Unlike many astronauts, Sally Kristen Ride did not dream of going into space since childhood. She was already in her mid-twenties, completing her Ph.D. in physics, when the idea dawned. NASA was recruiting women to apply to become astronauts for a spacecraft that had not yet flown: the Space Shuttle. She was well prepared to seize the opportunity to become a scientist-astronaut in a new role called Mission Specialist. She had the academic credentials and the spirit to decide to apply, and the rest is history.
Selected with five other women scientists in 1978, Sally Ride soon became the first U.S. woman to fly in space in 1983, on the seventh shuttle mission. The Soviets had sent a woman into orbit twenty years earlier during the Space Race to claim the first, but Sally Ride’s flight was the start of something different—a steady queue of women going to work in space. She made her second flight in 1984 with the first U.S. woman to do a spacewalk. Since those historic missions, women have performed all roles in space as scientists, engineers, operators of the robotic arm (she was the first), spacewalkers, pilots, and commanders.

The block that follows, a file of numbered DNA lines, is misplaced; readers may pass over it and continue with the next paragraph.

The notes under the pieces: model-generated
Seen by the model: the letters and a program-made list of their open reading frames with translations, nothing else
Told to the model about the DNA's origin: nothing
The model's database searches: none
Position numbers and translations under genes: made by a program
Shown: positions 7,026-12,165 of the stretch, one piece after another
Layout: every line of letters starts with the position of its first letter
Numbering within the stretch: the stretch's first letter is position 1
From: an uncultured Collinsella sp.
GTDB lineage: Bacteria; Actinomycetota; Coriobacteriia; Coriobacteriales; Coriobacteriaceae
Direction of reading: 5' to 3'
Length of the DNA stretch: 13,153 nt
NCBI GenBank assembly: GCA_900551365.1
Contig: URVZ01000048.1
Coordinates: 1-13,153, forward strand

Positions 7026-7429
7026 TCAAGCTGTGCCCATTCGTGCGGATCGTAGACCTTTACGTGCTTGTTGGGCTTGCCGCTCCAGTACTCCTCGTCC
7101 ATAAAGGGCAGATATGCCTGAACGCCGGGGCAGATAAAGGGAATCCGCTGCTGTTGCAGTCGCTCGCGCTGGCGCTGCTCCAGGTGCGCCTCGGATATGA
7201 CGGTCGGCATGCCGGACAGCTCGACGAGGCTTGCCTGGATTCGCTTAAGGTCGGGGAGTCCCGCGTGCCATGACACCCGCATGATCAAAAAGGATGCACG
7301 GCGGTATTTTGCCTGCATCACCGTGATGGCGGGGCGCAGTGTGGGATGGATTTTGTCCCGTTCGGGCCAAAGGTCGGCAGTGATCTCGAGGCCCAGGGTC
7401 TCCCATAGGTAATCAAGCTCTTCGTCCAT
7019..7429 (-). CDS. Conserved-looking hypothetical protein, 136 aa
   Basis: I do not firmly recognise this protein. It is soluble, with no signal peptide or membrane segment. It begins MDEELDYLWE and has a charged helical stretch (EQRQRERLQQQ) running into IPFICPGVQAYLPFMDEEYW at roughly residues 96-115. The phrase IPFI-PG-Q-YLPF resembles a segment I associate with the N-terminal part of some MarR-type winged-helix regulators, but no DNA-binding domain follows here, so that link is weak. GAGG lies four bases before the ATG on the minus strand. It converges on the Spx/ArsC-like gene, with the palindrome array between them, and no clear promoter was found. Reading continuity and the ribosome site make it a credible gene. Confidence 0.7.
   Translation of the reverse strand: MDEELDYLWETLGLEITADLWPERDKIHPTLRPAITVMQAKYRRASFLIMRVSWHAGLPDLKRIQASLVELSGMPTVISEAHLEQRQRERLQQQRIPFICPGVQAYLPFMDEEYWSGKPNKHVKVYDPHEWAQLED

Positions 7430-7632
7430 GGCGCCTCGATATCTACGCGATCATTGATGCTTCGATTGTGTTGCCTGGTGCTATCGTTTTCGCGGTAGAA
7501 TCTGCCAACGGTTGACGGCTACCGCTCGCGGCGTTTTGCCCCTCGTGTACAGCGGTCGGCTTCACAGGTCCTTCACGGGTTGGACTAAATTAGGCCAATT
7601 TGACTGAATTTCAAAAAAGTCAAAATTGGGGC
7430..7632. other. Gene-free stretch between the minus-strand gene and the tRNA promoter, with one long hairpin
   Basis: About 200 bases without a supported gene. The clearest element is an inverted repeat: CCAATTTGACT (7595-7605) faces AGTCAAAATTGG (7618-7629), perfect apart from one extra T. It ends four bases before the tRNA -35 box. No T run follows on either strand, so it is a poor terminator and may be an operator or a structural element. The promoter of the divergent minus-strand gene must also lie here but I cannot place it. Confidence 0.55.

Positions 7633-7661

Sally Ride’s career and legacy extended well beyond her missions in space. Twice she served on the commissions appointed to investigate the causes and recommend remedies after the tragic losses of the Challenger and Columbia crews. She led a strategic planning effort for NASA that yielded the 1987 report Leadership and America’s Future in Space, and she served as the first chief of the new NASA Office of Exploration.
After leaving NASA in 1987, Dr. Sally Ride became a full-time educator, first at the University of California and California Space Institute in San Diego, and later through her independent initiatives as an author and founder of Sally Ride Science, an organization dedicated to improving science education and encouraging young people, especially girls, to study science.
Sally Ride became a national icon of women’s achievement in science and space in 1983. Her flight suit from that historic mission is on display in the Moving Beyond Earth exhibition gallery.
Valerie Neal is a curator in the Space History Division of the National Air and Space Museum.